This is not your father’s FBO company. It fits well, officials here say, with the current marketplace. And in fact, the lead principal, Gerald Holland, has done well with his aviation interests. His firm is well-established as a real estate developer for both residential and commercial facilities, a number of which are award winners.

The story they tell here is, Holland used aviation to monitor his business interests. Along the way, he saw quite a few aircraft sitting in the Florida sun and saw a hangar development opportunity.

Explains Ed Zwirn, chief operating officer, “Jerry saw a lot of planes that had no shelter; hence the name Sheltair.”

For more than a decade it has operated its two FBOs at FLL and Daytona International under the Jet Center name. The company was complacent to maintain the two operations until Zwirn came on board.

John Schmatz, CFO and primary partner, relates, “We really had no desire to expand the FBO business, but did continue to expand the real estate side.

“The FBOs are very successful. But it was kind of a secondary side of what we did. We never considered expanding the FBO side until we ran into Ed Zwirn. We always felt we didn’t have the proper management people in place to make it happen. The FBO side of the business is so much more management intensive.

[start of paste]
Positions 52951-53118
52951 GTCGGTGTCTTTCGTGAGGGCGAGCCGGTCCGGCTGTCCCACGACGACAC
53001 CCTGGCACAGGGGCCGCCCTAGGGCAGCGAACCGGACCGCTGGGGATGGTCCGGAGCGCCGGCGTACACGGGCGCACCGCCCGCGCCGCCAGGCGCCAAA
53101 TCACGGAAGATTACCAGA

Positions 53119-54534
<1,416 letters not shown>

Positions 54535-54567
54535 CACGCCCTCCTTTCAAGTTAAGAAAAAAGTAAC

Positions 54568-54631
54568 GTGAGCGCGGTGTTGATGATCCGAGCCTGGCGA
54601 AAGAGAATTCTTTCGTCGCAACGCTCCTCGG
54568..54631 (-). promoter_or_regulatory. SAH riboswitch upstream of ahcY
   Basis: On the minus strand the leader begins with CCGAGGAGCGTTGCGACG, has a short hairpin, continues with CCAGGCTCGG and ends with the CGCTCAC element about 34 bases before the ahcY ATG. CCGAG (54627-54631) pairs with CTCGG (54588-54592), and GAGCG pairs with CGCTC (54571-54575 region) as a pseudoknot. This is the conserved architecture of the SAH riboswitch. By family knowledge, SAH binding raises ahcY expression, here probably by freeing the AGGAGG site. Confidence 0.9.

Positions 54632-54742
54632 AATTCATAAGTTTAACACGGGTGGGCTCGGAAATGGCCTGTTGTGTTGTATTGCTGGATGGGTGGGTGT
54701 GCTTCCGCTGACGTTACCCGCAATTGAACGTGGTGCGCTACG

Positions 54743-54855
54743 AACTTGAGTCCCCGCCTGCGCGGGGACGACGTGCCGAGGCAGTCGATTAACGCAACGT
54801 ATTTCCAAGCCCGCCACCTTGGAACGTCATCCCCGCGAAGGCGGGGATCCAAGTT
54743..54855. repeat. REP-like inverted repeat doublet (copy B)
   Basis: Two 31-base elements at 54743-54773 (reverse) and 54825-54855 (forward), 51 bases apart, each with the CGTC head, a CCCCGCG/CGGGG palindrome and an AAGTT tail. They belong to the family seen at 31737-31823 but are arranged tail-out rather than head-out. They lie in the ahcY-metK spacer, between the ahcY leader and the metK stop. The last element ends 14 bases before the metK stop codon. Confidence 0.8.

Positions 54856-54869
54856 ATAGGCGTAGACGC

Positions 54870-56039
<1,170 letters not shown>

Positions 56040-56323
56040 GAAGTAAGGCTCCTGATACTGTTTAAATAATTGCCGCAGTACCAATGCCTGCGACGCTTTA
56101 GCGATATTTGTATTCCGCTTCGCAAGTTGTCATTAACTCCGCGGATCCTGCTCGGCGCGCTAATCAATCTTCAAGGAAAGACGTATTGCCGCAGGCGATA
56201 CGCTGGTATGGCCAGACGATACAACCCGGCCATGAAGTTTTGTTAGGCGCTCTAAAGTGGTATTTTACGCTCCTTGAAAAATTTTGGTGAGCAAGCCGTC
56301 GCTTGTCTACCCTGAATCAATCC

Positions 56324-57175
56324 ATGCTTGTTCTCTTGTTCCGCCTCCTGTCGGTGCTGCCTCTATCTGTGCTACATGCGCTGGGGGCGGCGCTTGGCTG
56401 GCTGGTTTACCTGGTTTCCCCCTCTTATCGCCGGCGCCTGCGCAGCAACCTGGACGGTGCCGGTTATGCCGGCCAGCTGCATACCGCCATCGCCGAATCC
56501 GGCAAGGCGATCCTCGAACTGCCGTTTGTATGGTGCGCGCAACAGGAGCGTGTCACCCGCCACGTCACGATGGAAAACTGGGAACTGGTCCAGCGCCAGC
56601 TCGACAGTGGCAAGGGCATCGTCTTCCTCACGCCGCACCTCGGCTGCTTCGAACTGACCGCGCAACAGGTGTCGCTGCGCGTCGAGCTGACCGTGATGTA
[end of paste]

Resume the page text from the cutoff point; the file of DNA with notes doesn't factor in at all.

“We had the opportunity to hire Ed and we made him a partner. We then saw some opportunities to expand the FBO side.”

A Different Portfolio
Comments Schmatz, “We can offer both services to an airport; we’re not strictly an FBO company. We’re also a real estate development company that understands airport development. We understand the restrictions; we understand the fire codes, the setbacks, the building restriction lines — all those things that go into developing on an airport and developing on leased land.”